Last night, January 16th, we arrived in Nadhodka to refuel. We left Vancouver the January 3rd and twelve days later we arrived here. If the math on that seems a little off, it is because we lost a day as we crossed the international date line.
We have seen a few beautiful sunrises, many very grey days and a some spectacular sunsets.
Our ship first headed north to the Aluetians and we crossed the chain of islands on a pretty clear day.
As we traveled west we would set back the clock an hour almost every day at 1300. This meant 25-hour days and each of the three day-watches would add twenty minutes to their normal 4-hour watch to spread out that hour. Dinner kept getting later and later.
Finally we skipped a full day, I think it was a Monday. After the date changed, we had several rough sea days and I was reminded to avoid the elevator as there was a chance of getting stuck. I usually take the stairs, however I have read all the “escaping a stuck elevator” directions posted in our small, 6-man elevator just in case.
The Chief Officer gave me a run down on ships loading operations one day and walked me through their tasks for sea days, which included a lot of preventative maintenance procedures. I could relate that back to my days in Plant Maintenance in my former career. I also learned about all the planning and layout of loading containers on the ship. Each container has a tare weight of about 2 tons and some of the ones he showed me were over 28 tons loaded. The process of loading and balancing the cargo is very complex and amazing.
In Vancouver, one of the containers was damaged during the load and about 3 tons of dried lentils were spilled into the cargo hold. The port operations sent about ten men with shovels and buckets to clean it up and haul the lentils off the ship. The container continued to spill lentils after we were underway and the crew had to bag all that up before it got into the bilge. We will offload all the spilled lentils somewhere in China.
Nothing gets tossed overboard other than some small food waste from the galley and only then in international waters. This shipping company does a lot to keep an environmentally sound ship.
The next day, I got a tour of the main engine room with the Chief Engineer. I got to put on a ship’s coverall, ear protectors and helmet. It is really loud in the main room. The engine control room is sound insulated so I could ask a lot of questions. There are twelve cylinders on the main engine and it takes up two full stories. The also have some enormous boilers to make steam and run the 4 generators. They generate 6,600 volts of electricity and then transform it to 220 for ships operations.
Standing next to the pistons in my ships protective gear.
On Friday the 13th, we crossed between the main island of Japan and the island of Hokkaido. The sea was calm and the sky was clear. We were close enough to land for me to occasionally get a cell signal. I love my T-Mobile plan that gets me 2G data in 140 countries! I was able to get email and check the news and a little browsing on Facebook. My digital drought was temporarily over!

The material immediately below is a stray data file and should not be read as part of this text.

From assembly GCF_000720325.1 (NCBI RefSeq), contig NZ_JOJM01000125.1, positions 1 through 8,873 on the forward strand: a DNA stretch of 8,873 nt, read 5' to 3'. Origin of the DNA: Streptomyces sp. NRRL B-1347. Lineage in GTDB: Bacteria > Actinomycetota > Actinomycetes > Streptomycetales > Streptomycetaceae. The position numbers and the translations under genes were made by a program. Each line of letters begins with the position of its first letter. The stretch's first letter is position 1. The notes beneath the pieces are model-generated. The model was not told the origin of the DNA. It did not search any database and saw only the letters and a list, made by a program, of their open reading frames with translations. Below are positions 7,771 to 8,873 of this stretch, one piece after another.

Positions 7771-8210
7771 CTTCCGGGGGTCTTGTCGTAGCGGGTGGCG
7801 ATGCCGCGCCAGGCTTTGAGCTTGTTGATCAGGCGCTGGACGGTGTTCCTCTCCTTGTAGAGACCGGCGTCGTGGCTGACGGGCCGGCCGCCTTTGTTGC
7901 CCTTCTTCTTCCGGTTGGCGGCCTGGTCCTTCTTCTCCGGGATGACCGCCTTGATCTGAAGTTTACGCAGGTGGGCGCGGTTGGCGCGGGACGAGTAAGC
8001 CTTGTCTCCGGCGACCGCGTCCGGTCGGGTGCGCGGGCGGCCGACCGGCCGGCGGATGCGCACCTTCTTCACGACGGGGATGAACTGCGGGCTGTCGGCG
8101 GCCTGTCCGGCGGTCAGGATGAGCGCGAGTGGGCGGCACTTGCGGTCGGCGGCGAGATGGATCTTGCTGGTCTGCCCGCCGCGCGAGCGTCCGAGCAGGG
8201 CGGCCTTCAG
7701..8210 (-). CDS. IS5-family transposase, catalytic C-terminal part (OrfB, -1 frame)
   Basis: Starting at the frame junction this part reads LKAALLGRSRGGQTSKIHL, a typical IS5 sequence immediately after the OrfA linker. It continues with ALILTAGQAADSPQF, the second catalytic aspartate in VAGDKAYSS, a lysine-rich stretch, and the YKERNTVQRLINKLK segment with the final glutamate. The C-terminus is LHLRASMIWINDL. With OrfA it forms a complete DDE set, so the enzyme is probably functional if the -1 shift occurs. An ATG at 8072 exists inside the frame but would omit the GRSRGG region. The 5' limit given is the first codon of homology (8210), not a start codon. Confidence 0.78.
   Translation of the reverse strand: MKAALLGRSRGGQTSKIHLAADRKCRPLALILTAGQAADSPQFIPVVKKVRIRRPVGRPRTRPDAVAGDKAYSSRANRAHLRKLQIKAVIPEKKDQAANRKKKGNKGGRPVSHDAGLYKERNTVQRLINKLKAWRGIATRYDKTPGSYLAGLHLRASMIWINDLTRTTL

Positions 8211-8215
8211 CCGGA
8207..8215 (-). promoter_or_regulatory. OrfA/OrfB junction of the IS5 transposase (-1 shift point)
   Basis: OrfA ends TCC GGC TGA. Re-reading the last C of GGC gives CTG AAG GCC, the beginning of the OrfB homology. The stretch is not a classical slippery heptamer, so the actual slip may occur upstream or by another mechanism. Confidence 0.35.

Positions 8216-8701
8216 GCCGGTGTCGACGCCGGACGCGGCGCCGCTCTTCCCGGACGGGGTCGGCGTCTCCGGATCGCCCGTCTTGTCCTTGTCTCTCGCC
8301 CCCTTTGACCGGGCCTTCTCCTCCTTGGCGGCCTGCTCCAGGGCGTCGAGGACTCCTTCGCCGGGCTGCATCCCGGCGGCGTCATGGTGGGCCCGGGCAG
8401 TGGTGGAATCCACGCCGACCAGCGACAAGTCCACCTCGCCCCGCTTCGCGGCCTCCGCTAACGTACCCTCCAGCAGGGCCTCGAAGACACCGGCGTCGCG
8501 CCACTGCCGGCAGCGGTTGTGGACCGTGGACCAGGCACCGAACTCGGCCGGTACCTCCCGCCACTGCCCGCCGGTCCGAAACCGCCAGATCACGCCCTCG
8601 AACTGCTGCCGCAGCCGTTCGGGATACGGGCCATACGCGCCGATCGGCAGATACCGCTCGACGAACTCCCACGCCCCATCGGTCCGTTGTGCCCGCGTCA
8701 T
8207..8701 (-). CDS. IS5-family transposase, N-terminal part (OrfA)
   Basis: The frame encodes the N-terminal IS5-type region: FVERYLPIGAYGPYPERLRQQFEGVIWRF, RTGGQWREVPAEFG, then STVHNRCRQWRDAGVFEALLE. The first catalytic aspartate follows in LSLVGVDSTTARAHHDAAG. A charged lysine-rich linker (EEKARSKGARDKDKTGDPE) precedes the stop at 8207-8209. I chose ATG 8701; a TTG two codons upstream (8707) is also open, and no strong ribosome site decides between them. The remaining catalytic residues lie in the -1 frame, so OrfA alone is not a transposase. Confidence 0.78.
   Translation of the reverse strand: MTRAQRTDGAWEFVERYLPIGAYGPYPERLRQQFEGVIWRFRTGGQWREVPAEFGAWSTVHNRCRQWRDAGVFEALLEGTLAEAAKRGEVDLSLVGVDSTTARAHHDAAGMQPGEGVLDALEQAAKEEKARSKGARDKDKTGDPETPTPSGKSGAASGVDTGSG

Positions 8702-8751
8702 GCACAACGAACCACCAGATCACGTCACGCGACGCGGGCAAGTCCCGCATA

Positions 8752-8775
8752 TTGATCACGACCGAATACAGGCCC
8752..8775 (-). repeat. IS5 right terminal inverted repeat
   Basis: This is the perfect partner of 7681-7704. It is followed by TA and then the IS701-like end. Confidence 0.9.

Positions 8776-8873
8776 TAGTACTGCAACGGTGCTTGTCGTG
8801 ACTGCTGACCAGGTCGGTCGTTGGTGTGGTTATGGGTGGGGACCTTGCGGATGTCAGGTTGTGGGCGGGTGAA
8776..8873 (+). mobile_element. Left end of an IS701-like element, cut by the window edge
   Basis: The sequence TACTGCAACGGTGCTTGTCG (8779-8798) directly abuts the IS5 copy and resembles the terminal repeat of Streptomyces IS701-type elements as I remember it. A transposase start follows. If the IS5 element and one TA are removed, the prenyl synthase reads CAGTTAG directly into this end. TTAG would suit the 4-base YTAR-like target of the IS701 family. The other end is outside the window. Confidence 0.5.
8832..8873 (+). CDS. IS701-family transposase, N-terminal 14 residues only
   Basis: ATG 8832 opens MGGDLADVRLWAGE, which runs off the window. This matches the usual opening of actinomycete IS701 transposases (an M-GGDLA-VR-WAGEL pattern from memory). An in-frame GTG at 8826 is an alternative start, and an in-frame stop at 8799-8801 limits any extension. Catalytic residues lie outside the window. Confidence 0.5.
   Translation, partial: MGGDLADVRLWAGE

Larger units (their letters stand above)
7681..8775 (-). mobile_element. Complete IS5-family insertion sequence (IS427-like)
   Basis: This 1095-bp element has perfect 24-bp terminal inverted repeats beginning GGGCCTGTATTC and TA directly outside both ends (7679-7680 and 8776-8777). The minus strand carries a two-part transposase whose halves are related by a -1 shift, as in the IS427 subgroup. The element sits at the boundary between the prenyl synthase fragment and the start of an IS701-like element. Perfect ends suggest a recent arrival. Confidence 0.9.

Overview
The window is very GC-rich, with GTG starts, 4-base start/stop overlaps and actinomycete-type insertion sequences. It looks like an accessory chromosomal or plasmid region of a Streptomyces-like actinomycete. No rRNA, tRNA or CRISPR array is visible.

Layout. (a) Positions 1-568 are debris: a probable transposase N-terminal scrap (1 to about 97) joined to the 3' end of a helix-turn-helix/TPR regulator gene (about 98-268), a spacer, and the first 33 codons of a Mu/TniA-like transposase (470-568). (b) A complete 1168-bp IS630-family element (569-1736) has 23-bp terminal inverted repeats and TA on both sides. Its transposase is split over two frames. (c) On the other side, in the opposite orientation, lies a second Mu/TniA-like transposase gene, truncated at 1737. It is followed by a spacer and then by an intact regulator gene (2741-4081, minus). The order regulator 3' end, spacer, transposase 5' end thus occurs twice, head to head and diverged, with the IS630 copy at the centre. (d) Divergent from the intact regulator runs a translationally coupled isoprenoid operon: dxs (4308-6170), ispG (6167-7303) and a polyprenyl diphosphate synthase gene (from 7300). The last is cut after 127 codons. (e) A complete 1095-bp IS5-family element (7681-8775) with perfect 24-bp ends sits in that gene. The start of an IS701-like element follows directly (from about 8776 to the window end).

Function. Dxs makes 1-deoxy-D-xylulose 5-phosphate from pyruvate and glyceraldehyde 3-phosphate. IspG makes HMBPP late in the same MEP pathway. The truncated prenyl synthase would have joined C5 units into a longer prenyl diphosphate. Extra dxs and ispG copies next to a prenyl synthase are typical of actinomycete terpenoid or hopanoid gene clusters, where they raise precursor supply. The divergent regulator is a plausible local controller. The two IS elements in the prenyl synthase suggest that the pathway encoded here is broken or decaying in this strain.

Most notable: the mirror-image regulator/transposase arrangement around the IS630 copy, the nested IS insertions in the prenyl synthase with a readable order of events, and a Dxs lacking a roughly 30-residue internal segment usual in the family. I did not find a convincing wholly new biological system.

We arrived off the coast of Russia the next day and then waited two and a half days for our turn in port for fueling. The ship was adrift most of the time as it was too deep to set anchor. The autopilot would kick on from time to time to keep us in place.
During our wait, the swells would continue to rock us. When the swells hit the back, aft, of the ship, the whole ship would shake and shudder as if it was an earthquake. I named this “Neptune’s Spanking” and tried to get used to it. While underway, these “spankings” had less of an impact. On a stationary vessel, they were a little bit scary. I think the ship is built to be flexible though and I have decided to trust it to stay in one piece.
On the 16th, we got the go ahead and made our final approach. The sunset was just amazing and I kept popping out on the wing of the bridge to get photos. The air was cold and brisk, refreshing really and the Captain might have thought me crazy, as I was popping in and out there without any coat.
I thought my first set of photos were terrific and then I continued to watch as the sky turned pink and purple.
Once we were parked and about the time I was ready for bed, Russian immigration boarded and we all were asked to report to the ship’s office to be compared to our passports and all checked in. I exchanged a few waves and tried out my 7th grade Russian on one of the agents. She smiled and wished me a good nights sleep in gestures.
Somebody came in board and sold us local SIM cards, $20 for 5GB of data. Most of the crew will use their cards to contact home. I am using mine to upload photos and write this blog post. The 2G data speed on my T-Mobile SIM card is fine for quick tasks and too slow for loading photos. If I have any data left, I might be able to download a movie, maybe?
Today is another cold, clear, crisp day and I finally had a good chance to walk to the front of the ship and explore. Any time I want to leave the accommodation structure I need to inform the bridge and then inform them when I return. Safety is a big culture here. I have my own yellow safety vest and hard hat for walking outside.
It is supposed to take two barges and 50 hours to refuel. This fill up is supposed to last for the next four months so I think 50 hours for refueling sound about right.
At this point we are about 6 days later than our original itinerary. When you travel by freighter schedules are less than fixed. It is a very relaxing way to travel. I am almost ashamed how lazy I have become. I think I am about half way through my part of the voyage and I feel very at home here. I enjoy being rocked to sleep every night….and every afternoon for my 😴